After a hectic summer and fall I am again posting my thoughts on baseball and other sports here on Rounding Third and Heading Home.
The following appeared in this mornings online edition of the Miami Herald:
The Marlins have decided to raise their payroll to the $30-$35 million range and have been in serious talks to trade Mike Jacobs...The Marlins wanted to deal Jacobs to Kansas City, but the deal died last week
If trading for a player like Mike Jacobs is general manager Dayton Moore's idea of improving the team, the Kansas City Royals will never be a contending team in the American League Central Division.
Mike Jacobs is a free swinging first baseman with some pop in his bat. In 2008 he hit 32 homeruns and drove in 93 for the Marlins. But he also posted a .248 batting average, struck out 119 times, and showed poor plate discipline by posting a .299 OBP. Jacobs will also command a huge pay raise this off season as he is eligible for salary arbitration for the first time. The Royals also have options to man first base in 2009. Kila Ka'aihue had a monster year for AAA Omaha and Ryan Shealy is fully recovered from his injuries and performed well for Kansas City in September. It is likely that either Ka'aihue or Shealy would be able to produce nearly as well as Jacobs for close to the Major League minimum salary.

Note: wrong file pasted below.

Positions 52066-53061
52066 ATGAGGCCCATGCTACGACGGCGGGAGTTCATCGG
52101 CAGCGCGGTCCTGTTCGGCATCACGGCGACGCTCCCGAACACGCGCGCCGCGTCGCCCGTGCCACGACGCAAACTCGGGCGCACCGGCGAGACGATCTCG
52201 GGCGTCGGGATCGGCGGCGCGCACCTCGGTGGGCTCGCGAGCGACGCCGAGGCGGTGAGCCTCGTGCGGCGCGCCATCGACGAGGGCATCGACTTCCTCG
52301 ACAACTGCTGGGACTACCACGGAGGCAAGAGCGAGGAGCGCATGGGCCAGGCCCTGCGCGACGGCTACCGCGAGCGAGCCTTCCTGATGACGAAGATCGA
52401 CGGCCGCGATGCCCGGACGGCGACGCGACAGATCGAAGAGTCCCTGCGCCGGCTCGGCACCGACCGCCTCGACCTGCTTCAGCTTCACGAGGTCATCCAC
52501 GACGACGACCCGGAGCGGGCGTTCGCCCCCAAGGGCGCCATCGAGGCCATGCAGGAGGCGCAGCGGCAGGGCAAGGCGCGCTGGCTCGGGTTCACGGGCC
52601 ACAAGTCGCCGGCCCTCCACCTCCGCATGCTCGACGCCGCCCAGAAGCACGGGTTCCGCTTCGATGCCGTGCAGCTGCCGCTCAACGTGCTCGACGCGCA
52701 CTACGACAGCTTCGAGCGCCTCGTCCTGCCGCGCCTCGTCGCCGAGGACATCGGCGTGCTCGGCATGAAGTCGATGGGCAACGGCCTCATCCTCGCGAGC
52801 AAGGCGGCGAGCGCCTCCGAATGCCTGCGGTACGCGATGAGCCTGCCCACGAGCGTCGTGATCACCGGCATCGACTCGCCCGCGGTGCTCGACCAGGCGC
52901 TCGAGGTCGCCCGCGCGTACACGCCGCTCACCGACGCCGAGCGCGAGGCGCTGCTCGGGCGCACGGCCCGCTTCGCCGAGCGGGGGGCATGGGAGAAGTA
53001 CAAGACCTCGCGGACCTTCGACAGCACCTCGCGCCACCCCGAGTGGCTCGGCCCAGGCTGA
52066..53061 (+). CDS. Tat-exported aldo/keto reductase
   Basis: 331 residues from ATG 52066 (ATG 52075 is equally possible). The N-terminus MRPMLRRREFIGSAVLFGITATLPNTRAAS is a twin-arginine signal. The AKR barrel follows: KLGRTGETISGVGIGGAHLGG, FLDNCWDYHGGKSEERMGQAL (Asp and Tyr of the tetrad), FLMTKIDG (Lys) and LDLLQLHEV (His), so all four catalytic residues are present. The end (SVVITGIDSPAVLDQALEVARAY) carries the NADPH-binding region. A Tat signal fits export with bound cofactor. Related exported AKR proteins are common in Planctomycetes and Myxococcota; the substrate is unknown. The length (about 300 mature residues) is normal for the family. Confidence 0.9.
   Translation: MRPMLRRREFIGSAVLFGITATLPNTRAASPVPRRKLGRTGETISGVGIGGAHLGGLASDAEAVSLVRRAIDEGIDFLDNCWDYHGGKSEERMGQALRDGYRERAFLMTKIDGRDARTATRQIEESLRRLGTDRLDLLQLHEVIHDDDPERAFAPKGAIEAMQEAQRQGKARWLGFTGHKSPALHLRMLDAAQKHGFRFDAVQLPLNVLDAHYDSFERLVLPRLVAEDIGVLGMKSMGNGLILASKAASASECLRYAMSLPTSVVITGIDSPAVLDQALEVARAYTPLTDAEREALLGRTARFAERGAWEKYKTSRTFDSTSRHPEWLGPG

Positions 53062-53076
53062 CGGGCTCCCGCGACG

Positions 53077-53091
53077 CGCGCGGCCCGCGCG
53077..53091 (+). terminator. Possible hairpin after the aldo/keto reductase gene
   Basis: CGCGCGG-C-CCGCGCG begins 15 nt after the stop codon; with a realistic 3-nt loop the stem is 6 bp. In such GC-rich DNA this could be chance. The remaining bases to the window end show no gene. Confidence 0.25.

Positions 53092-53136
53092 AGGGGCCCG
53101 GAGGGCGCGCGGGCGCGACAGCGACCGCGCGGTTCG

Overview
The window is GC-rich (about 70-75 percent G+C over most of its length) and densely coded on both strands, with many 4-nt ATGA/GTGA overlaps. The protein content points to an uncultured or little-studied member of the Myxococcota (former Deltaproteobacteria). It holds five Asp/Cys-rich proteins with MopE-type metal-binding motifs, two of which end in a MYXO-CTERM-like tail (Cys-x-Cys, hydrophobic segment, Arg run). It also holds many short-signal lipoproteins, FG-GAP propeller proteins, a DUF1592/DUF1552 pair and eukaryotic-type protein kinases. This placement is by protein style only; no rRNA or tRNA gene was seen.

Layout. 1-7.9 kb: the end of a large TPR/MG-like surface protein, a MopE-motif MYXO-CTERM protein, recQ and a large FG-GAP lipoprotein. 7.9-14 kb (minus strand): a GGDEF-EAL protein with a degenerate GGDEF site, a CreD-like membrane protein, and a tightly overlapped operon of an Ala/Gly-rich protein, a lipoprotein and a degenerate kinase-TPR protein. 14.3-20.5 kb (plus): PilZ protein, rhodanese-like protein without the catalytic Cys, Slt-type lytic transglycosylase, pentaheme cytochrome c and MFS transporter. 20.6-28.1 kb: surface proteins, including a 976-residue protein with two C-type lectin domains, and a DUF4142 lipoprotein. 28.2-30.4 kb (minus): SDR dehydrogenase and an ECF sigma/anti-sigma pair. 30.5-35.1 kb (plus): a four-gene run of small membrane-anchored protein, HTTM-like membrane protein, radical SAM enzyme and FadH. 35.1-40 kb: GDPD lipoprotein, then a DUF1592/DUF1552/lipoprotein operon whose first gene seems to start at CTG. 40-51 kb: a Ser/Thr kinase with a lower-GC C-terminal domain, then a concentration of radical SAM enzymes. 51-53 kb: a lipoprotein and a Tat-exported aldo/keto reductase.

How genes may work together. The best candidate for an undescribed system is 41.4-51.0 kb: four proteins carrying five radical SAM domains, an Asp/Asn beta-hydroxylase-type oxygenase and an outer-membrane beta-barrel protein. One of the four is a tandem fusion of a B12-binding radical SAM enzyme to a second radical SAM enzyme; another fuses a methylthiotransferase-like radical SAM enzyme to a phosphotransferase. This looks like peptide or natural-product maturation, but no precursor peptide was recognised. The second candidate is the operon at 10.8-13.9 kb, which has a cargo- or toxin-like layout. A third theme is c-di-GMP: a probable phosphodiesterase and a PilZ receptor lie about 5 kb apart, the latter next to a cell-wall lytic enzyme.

I don't see any realistic options for the Royals to become a legitimate contender in 2009. In 2008 the White Sox and Twins fought to the end for the division title and the Indians played at a .543 clip in the final 81 games of the season. There is no reason to believe that any of these teams will have a drop off in 2009. Heading into this off season my fear for the Royals is they will add players that might help them to a respectable record in 2009 but not move the team closer to contending for the post-season. Dayton Moore needs to understand that 2009 is not the year for the Royals to compete for the post-season and begin to lay the groundwork for the club to contend in 2010 or 2011. Acquiring a mediocre player like Mike Jacobs is not going to move the club toward contention.